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Dr. Don Brash

Budget 2016

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Oliver Hartwich, executive director of the New Zealand Initiative, has described Bill English’s latest Budget as “boring”, but rightly points out that “boring” is in many ways a compliment.  We shouldn’t expect Budgets to be chock full of surprises in a well-functioning democracy.

And in some ways it was indeed a good Budget.  Government spending is under reasonably tight control, with the ratio of government spending to GDP continuing to edge gradually lower from the levels it reached in the immediate aftermath of the Christchurch earthquakes and the global financial crisis.  The economy is growing at something close to 3% annually, and growth close to that level is projected to continue over the next few years.  While government debt is still rising relative to GDP, that ratio is projected to peak shortly, and to start trending down towards 20% (on a net basis) by the end of this decade, assuming of course that the Government can resist the temptation of a fiscal splurge for the election next year.

Many other countries would be delighted to be in our fiscal position.

But there are some important caveats to that rosy assessment.  There has been no attempt to offset the effects of “fiscal drag”, as gradually rising nominal incomes take more and more taxpayers into higher tax brackets: that fiscal drag has been an important source of increasing tax revenue in recent years.

The excise tax on cigarettes is projected to continue rising sharply, with the Treasury calculating that the tax on cigarettes already raises very substantially more revenue than the effects of smoking add to the impact on the health budget.  Given that the Government has refused to legalise e-cigarettes – regarded by the British Government as a highly effective way of weaning cigarette smokers off the real thing – one has to wonder whether the Government is not now more focused on exploiting an easy source of revenue than in discouraging smoking.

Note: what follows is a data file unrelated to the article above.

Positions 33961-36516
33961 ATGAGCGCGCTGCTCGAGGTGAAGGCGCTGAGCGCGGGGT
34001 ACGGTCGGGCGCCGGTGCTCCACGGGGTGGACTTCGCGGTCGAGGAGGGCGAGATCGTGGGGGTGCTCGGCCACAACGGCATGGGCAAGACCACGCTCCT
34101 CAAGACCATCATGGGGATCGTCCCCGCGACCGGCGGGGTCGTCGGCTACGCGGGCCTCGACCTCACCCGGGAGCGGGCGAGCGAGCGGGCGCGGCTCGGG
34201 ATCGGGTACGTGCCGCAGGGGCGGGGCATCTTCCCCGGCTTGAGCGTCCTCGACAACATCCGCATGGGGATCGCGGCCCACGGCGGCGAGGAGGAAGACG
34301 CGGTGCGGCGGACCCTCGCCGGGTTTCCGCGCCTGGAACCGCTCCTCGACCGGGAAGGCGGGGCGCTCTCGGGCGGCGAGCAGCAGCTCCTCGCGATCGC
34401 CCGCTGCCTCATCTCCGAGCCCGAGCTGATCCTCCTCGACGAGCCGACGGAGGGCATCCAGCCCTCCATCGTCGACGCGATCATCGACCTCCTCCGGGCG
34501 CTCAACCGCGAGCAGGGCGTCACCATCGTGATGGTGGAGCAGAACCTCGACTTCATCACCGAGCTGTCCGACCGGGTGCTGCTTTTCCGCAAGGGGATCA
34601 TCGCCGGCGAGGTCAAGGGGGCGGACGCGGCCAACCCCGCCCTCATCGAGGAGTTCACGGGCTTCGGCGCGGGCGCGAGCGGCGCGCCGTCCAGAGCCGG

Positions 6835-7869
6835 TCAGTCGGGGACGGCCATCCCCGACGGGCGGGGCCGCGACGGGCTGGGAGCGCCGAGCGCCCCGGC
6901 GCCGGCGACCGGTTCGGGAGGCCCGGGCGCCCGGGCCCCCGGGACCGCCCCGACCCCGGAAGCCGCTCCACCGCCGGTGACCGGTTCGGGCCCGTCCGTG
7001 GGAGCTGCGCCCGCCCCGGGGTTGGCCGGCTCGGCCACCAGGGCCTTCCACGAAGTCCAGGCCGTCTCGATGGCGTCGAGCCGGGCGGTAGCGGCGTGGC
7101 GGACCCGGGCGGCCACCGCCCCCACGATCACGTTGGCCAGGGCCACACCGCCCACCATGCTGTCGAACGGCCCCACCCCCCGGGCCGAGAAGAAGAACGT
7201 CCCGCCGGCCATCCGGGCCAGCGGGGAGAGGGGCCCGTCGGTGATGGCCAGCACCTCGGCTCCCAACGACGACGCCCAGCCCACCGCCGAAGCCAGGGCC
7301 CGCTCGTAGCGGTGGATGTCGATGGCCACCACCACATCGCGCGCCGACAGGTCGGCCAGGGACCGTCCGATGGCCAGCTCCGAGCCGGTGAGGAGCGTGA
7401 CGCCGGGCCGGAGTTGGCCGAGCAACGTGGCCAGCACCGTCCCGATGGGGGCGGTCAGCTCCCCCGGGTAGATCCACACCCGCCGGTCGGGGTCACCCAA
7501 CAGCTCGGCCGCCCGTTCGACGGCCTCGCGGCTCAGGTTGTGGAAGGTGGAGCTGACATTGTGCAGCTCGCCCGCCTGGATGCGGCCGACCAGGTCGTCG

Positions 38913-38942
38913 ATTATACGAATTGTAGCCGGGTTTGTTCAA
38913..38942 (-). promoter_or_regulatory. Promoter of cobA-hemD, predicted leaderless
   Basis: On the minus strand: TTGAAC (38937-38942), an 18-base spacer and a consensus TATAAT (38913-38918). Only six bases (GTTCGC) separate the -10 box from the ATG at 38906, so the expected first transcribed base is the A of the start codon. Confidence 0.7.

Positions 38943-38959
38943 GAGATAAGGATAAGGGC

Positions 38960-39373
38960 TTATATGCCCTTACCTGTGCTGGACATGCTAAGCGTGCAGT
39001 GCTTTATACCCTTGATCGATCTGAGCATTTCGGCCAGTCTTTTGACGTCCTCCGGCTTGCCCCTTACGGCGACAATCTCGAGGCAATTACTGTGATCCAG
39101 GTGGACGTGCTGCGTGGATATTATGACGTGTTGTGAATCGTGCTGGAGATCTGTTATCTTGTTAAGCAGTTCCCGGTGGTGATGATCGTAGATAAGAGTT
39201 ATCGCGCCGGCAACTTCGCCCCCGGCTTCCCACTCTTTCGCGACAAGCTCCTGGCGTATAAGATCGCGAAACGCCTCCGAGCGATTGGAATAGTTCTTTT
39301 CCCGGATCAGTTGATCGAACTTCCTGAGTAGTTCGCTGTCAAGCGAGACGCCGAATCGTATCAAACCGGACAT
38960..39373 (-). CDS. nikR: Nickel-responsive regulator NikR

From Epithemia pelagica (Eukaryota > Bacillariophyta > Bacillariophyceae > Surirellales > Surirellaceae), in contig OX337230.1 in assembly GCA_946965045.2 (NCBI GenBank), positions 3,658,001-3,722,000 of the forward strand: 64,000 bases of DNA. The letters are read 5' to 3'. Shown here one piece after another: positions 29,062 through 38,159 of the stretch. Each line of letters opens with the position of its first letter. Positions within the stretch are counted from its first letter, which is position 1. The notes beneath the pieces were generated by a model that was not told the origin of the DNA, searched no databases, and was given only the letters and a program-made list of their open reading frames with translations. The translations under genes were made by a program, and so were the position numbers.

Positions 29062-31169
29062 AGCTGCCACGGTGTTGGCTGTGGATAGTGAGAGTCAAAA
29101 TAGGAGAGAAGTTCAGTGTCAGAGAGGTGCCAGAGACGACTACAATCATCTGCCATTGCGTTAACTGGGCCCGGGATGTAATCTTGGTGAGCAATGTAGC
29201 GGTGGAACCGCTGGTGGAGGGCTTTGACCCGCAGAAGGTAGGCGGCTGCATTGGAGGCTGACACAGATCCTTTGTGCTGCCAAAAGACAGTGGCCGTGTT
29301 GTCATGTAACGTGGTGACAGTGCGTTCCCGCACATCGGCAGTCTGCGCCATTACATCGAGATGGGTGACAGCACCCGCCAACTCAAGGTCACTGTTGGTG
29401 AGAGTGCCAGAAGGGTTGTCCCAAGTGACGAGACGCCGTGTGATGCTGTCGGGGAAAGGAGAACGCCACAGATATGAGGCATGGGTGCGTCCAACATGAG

Much more seriously, though not surprisingly given that this Budget was the Government’s eighth and big changes in policy don’t happen in a third term government, there was not the slightest attempt to deal with either the long-term fiscal implications of our ageing population or our very slow growth in per capita incomes.

Our ageing population clearly means that, under current policy settings, future governments are going to face a very substantial increase in the fiscal cost of healthcare, New Zealand Superannuation, and aged care.  Yes, in the next few years the ratio of government debt to GDP is projected to decline, but Treasury estimates suggest that there will be a very large increase in that ratio (to above 100% of GDP) unless there are some substantial policy changes, either on the spending side or on the tax side.  There were no signs of any policy change in these areas in the 2016 Budget.

At least as serious, there were no signs of any attempt to increase our growth in per capita incomes.  Yes, aggregate growth looks reasonable, but that is very largely the result of very strong growth in population, in turn the result of a high rate of net immigration, not an increase in productivity.  And it is increased productivity which ultimately drives increases in incomes.

Brian Fallow pointed out in the New Zealand Herald on the day after the Budget was delivered that “last year economic output grew 2.3 per cent but that was almost entirely explained by a 2.1 per cent rise in hours worked.”  He noted that in the 1990s “labour productivity grew at a brisk average pace of 2.6 per cent a year.  Between 2000 and 2007 it fell to 1.3 per cent and since 2008 it has averaged 0.8 per cent.”  He went on to point out that this “feeble growth in productivity is off a low base by international standards.  In Australia, for example, they produce one-third more per person than we do, despite our working 8 per cent longer hours on average.”